SpainNoneNoneNot ApplicableNot ApplicableNot Applicable
Sri LankaLast locally transmitted case in October 2012NoneNot applicableNot applicableNot applicable
SudanAllHighChloroquineP. falciparum 90%,
P.vivax 5%–10%,
P. malariae and P. ovale rare.
Atovaquone-proguanil, doxycycline, or mefloquine
SurinamePresent in provinces of Brokopondo and Sipaliwini. Rare cases in Paramaribo.ModerateChloroquineP. falciparum 70%
P. vivax 15-20%
Brokopondo and Sipaliwini: Atovaquone-proguanil, doxycycline,

Mosquito avoidance only.
SwazilandPresent in eastern areas bordering Mozambique and South Africa, including all of Lubombo district and the eastern half of Hhohho, Manzini, and Shiselweni districts.Very LowChloroquineP. falciparum 99%
P. ovale and P. vivax 1%
Atovaquone-proguanil, doxycycline, or mefloquine
SwedenNoneNoneNot ApplicableNot ApplicableNot Applicable
SwitzerlandNoneNoneNot ApplicableNot ApplicableNot Applicable
SyriaNoneNoneNot ApplicableNot ApplicableNot Applicable
  1. The information presented herein was accurate at the time of publication; however, factors that can change rapidly and from year to year, such as local weather conditions, mosquito vector density, and prevalence of infection, can markedly affect local malaria transmission patterns.
  2. This estimate of risk is based on numbers of cases of malaria reported in US travelers and the estimated volume of travel to these countries. In some instances the risk may be low because the actual intensity of transmission is low in that country. In other instances, significant malaria transmission may occur only in small focal areas of the country where US travelers seldom go. Thus even though the risk for the average traveler to that country may be low, the risk for the rare traveler going to the areas with higher transmission intensity will of course be higher. For some countries that are rarely visited by US travelers, there is insufficient information to make a risk estimate.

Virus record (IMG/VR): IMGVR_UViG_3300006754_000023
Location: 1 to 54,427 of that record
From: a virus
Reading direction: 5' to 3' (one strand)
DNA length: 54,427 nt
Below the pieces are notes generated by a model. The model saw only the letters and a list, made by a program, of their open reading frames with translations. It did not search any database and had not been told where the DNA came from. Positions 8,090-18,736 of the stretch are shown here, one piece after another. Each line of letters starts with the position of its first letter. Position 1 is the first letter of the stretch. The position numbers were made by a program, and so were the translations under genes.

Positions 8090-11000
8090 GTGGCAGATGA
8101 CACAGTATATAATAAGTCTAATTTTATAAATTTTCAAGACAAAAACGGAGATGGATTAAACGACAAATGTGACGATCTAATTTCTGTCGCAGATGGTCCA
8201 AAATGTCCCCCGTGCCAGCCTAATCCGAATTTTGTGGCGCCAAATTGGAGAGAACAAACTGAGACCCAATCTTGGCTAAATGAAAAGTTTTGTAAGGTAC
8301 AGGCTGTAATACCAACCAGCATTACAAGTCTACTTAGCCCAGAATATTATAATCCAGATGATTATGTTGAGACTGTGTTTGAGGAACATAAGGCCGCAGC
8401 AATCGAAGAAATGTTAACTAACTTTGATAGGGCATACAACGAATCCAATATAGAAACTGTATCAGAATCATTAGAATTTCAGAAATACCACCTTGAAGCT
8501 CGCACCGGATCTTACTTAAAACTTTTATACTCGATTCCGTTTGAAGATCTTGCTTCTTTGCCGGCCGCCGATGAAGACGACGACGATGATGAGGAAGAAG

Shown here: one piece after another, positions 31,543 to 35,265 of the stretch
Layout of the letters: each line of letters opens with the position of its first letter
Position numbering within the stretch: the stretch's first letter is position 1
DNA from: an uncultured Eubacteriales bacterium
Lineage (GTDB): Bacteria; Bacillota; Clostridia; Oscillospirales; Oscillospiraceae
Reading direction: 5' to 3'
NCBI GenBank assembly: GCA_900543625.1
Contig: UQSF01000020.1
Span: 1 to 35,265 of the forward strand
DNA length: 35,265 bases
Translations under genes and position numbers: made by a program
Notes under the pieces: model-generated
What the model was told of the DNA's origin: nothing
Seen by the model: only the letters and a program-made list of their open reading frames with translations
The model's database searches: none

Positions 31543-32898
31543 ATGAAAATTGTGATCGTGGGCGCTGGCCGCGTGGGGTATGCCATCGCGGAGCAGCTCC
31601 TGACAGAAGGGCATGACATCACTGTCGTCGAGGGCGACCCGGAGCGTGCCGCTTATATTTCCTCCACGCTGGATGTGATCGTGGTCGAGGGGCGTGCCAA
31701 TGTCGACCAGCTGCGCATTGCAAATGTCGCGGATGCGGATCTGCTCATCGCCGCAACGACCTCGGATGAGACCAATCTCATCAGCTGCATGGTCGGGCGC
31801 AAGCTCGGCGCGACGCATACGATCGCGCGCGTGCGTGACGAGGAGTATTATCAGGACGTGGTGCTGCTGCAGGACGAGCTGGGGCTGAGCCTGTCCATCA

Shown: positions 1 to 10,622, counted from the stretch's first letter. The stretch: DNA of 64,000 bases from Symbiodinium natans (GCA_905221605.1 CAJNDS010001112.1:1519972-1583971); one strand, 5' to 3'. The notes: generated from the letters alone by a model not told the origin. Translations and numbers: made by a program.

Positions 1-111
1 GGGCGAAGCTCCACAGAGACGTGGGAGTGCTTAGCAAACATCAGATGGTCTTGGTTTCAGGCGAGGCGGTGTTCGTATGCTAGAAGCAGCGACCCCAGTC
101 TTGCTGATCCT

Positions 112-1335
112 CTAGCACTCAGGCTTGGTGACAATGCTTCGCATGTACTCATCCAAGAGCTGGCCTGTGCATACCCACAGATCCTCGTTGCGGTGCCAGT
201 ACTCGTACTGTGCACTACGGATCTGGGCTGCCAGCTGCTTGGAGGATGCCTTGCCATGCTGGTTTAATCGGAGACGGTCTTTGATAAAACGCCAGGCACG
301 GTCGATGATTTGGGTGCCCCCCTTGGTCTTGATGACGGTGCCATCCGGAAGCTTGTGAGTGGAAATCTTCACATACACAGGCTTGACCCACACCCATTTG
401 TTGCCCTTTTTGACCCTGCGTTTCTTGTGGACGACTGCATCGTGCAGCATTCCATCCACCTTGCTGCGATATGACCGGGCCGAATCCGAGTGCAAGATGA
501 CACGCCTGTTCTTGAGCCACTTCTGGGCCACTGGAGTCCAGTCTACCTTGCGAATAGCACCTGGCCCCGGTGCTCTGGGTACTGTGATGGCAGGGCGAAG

3. Refers to P. falciparum malaria unless otherwise noted.
  4. Estimates of malaria species are based on best available data from multiple sources.
  5. Several medications are available for chemoprophylaxis. When deciding which drug to use, consider specific itinerary, length of trip, cost of drug, previous adverse reactions to antimalarials, drug allergies, and current medical history. All travelers should seek medical attention in the event of fever during or after return from travel to areas with malaria.
  6. This risk estimate is based largely on cases occurring in US military personnel who travel for extended periods of time with unique itineraries that likely do not reflect the risk for the average US traveler.
  7. Primaquine can cause hemolytic anemia in persons with glucose-6-phosphate dehydrogenase (G6PD) deficiency. Patients must be screened for G6PD deficiency prior to starting primaquine. The U.S. Government's Official Web PortalDepartment of Health and Human Services